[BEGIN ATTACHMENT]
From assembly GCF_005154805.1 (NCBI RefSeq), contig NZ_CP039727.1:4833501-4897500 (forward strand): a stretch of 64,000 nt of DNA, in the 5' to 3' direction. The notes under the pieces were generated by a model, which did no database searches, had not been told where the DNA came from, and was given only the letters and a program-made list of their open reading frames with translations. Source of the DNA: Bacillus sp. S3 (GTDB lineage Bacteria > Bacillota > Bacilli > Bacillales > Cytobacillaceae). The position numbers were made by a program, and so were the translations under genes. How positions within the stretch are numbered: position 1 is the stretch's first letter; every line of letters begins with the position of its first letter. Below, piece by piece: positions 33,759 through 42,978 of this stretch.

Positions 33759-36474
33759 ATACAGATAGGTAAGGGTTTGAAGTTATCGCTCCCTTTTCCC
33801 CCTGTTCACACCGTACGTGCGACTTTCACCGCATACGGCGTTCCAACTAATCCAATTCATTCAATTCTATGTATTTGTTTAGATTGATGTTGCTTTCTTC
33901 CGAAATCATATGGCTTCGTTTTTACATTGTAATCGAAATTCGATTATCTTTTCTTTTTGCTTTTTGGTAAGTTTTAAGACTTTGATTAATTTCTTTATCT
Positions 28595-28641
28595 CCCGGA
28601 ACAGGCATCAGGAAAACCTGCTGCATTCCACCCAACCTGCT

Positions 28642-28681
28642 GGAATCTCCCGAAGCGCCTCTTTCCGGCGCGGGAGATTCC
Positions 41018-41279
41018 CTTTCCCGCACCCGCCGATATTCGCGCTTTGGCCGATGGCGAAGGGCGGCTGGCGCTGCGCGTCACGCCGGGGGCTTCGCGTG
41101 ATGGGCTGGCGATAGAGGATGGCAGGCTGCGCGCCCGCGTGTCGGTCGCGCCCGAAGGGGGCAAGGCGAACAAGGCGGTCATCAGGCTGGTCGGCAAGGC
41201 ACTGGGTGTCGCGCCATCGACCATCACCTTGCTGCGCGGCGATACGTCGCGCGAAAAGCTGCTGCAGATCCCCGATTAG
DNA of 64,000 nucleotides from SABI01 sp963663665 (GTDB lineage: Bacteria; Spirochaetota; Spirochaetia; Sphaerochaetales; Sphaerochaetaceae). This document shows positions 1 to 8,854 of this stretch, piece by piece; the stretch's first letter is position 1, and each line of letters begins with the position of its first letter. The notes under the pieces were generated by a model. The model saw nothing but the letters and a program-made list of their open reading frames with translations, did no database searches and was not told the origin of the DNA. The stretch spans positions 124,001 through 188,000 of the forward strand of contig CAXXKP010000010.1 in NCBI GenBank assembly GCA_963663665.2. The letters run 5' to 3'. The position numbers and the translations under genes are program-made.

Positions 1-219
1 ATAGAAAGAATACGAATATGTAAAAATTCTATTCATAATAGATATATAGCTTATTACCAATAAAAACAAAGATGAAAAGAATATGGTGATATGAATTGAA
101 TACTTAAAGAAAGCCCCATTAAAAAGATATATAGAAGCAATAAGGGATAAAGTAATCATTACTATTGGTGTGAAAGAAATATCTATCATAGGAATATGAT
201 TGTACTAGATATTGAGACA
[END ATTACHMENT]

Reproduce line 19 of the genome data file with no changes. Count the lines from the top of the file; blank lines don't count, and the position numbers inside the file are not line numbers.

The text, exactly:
201 TGTACTAGATATTGAGACA